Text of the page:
The bidding section starts from the section of Fangxing Avenue to the Mayan of the G3 Jingtai Expressway, to connect the Wuwei-Hefei section, and go westward through Shucheng County, Huoshan County and Jinzhai County, to reach the junction of the Anhui province and Henan Province, and then to the Henan section of the S32 Xuancheng-Shangcheng Expressway. The route comes crossing the Hefei-Jiujiang Railway, Hefei-Anqing Passenger Dedicated, Shanghai-Hankou-Chengdu High-speed Railway, and crossing such rivers as the Fengle River, Hangbei Main Canal and Weihe River. It is about 180 kilometers in length and is built according to the standard of two-way four-lane expressway.
The construction of Xuancheng-Shangcheng Expressway is conducive to alleviating the traffic pressure of the Hefei-Liu’an Expressway and the Wuhu River Crossing. After its operation, Anhui will have another expressway that extends directly to the hinterland of the Central Plains. It will enhance the function of the Hefei National Comprehensive Hub and enhance its influence to surrounding regions.
Renewal and broadening of the 1.2-km (nearly a mile) Lovers Avenue greenbelt from Haixia Rest Station to Yeli Island's Xinyue (New Moon) Bridge has been completed, according to XiangzhouZhengfang Holdings.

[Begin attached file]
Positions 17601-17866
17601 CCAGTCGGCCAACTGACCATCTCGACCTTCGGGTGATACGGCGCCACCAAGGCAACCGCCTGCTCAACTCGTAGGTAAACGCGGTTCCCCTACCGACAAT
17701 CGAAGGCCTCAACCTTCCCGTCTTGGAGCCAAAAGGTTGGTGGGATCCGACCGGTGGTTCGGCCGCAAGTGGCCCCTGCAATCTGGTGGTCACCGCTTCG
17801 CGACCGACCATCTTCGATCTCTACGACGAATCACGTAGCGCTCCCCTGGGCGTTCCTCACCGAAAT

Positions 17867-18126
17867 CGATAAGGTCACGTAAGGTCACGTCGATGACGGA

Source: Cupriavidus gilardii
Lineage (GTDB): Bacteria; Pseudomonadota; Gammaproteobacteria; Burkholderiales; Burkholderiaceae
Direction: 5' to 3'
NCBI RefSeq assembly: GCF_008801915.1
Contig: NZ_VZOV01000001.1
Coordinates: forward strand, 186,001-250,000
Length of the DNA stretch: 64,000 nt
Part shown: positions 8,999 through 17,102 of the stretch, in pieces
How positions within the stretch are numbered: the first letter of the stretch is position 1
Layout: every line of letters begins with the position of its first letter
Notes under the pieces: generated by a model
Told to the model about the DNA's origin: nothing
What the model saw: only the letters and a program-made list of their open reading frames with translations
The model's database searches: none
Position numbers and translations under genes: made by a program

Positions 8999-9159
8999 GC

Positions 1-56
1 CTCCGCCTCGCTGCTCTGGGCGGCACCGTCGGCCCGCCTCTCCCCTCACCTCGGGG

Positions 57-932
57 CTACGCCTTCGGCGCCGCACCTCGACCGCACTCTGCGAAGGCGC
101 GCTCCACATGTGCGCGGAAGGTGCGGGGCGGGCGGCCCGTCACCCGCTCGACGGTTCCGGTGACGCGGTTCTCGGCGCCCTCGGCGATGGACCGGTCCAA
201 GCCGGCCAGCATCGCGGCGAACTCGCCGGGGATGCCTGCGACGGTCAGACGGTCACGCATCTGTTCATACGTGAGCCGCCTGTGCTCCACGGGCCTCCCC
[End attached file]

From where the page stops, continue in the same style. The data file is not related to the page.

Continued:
Brought into balance and harmony with the seaside and Zhuhai Opera House is a 24,800-sq-m (six-acre) park in Wanzaisha of Old Xiangzhou. Seedlings have planted, signs posted, damaged trees and their bamboo supports removed, puddles drained, shrubs and hedges replaced, and withered trees trimmed or taken out.
The extended promenade features turtle shell-shaped terrain, a curving balustrade atop a new plank road, lamp-lit bikeway, and new automatic irrigation systems. The gentle gradient enables a wider horizon and uses space more efficiently, making the greenbelt an intimate part of coastal scenery. New vegetation and nine kinds of in-season flowers further adorn the route. Restoration of the 1.3-km section from the Xinyue Bridge to Gangkou Road (Xiangzhou Port) has now commenced.
The smog hangs thick over Beijing. It's a brownish haze with a vaguely smoky smell, shrouding lanes of traffic and pedestrians wearing face masks.
The main culprits are nearby steel factories and coal-burning heating plants. But the city's five million cars add much to the toxic mix, creating air that's frequently rated "hazardous" by the World Air Quality Index Project.
Since the beginning of last year, Chinese cities have been awash with 23 million GPS-equipped bicycles, part of a bike share program that has been credited with changing traffic patterns across the country and reviving a mode of transportation that was fading fast.